18. ^ Nicholson, p. 201. "The Templars retained a base on Arwad island (also known as Ruad island, formerly Arados) off Tortosa (Tartus) until October 1302 or 1303, when the island was recaptured by the Mamluks."
  19. ^ Nicholson, p. 5
  20. ^ Nicholson, p. 237
  21. ^ Barber, Trial of the Templars, 2nd ed. "Recent Historiography on the Dissolution of the Temple." In the second edition of his book, Barber summarizes the views of many different historians, with an overview of the modern debate on Philip's precise motives.
  22. ^ Friday the 13th. snopes.com. Retrieved on 2007-03-26.
  23. ^ David Emery. Why Friday the 13th is unlucky. urbanlegends.about.com. Retrieved on 2007-03-26.
  24. ^ Martin, p. 118.
  25. ^ Martin, p. 122.
  26. ^ a b Barber, Trial, p. 3.
  27. ^ Convent of Christ in Tomar. World Heritage Site. Retrieved on 2007-03-20.
  28. ^ Martin, pp. 123–124.
  29. ^ Martin, p. 125.
  30. ^ Martin, p. 140.
  31. ^ Martin, pp. 140–142
  32. ^ http://video.aol.com/video/knights-in-the-clear/2000137
  33. ^ a b "Long-lost text lifts cloud from Knights Templar", msn.com, October 12, 2007. Retrieved on 2007-10-12. 
  34. ^ "Knights Templar secrets revealed", CNN, 2007-10-12. Retrieved on 2007-10-12.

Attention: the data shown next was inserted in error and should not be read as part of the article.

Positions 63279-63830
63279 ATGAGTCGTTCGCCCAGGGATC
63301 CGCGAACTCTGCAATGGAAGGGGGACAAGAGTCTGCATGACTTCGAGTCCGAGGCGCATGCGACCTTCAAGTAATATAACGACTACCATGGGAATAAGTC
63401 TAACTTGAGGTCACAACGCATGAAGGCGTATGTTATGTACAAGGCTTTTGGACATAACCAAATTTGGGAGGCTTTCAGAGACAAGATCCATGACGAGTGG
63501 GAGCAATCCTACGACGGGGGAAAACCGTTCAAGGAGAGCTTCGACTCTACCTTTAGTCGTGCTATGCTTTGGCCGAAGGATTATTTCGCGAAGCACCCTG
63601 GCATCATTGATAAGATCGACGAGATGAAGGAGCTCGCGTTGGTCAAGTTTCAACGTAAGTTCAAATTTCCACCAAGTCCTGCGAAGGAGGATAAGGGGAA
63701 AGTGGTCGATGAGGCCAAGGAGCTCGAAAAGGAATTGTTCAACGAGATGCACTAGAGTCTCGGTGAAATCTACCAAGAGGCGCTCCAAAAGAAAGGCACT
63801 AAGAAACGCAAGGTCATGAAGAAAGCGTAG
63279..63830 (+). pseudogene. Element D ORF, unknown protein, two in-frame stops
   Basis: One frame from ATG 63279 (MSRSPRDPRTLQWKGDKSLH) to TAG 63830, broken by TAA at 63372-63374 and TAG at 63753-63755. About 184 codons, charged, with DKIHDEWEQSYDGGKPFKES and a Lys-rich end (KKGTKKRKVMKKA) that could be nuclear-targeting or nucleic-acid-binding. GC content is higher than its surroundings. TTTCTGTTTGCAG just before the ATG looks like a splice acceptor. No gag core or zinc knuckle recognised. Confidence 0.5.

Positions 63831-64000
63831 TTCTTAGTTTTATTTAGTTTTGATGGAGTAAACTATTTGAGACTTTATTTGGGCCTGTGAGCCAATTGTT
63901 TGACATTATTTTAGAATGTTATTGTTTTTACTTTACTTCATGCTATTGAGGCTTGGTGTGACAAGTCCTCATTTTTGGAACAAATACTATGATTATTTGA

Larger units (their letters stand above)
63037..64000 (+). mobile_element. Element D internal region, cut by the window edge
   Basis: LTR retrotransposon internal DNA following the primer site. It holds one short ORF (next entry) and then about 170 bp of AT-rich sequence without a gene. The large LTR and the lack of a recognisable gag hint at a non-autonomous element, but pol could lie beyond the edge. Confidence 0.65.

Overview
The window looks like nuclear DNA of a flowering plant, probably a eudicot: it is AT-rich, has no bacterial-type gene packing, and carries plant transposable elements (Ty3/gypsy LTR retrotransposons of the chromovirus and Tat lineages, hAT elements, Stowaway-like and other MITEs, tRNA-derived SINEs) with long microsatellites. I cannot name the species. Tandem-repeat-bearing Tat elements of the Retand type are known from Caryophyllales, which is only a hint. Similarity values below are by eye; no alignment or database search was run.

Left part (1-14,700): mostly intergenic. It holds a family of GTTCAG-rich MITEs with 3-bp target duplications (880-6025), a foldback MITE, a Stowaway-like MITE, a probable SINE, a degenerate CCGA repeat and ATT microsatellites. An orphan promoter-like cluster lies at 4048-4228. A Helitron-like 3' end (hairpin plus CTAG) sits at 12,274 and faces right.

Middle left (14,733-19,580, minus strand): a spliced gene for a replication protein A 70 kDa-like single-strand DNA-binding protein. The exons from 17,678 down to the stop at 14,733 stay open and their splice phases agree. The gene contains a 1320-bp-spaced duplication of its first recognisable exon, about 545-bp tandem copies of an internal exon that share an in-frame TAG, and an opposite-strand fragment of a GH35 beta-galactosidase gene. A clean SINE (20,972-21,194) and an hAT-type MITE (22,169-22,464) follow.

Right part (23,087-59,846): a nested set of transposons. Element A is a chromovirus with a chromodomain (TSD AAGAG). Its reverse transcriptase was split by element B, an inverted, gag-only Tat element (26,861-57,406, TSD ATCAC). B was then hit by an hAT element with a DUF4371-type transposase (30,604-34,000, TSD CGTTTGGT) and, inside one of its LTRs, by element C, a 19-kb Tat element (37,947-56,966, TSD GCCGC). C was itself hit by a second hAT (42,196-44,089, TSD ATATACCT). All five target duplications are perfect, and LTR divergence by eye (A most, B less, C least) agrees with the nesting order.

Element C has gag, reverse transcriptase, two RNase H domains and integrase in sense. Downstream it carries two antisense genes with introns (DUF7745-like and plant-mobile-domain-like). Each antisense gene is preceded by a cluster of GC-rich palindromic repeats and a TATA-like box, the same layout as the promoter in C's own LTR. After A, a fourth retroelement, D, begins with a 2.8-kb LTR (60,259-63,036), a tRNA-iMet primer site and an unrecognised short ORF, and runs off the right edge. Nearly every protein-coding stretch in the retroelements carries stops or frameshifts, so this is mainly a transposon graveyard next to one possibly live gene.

35. ^ Frale, Barbara (2004). "The Chinon chart—Papal absolution to the last Templar, Master Jacques de Molay". Journal of Medieval History 30 (2): 109–134. doi:10.1016/j.jmedhist.2004.03.004. Retrieved on 2007-04-01. 
  36. ^ Burman, p. 28.
  37. ^ Barber, Trial, p. 10.
  38. ^ Burman, p. 43.
  39. ^ Burman, pp. 30–33.
  40. ^ Martin, p. 32.
  41. ^ Barber, p. 190
  42. ^ Martin, p. 54.
  43. ^ "The Knights Templars" in the 1913 Catholic Encyclopedia.
  44. ^ Barber, p. 191
  45. ^ a b Burman, p. 44.
  46. ^ Barber, The New Knighthood, page 66: "According to William of Tyre it was under Eugenius III that the Templars received the right to wear the characteristic red cross upon their tunics, symbolising their willingness to suffer martyrdom in the defence of the Holy Land." (WT, 12.7, p. 554. James of Vitry, 'Historia Hierosolimatana', ed. J. Bongars, Gesta Dei per Francos, vol I(ii), Hanover, 1611, p. 1083, interprets this as a sign of martyrdom.)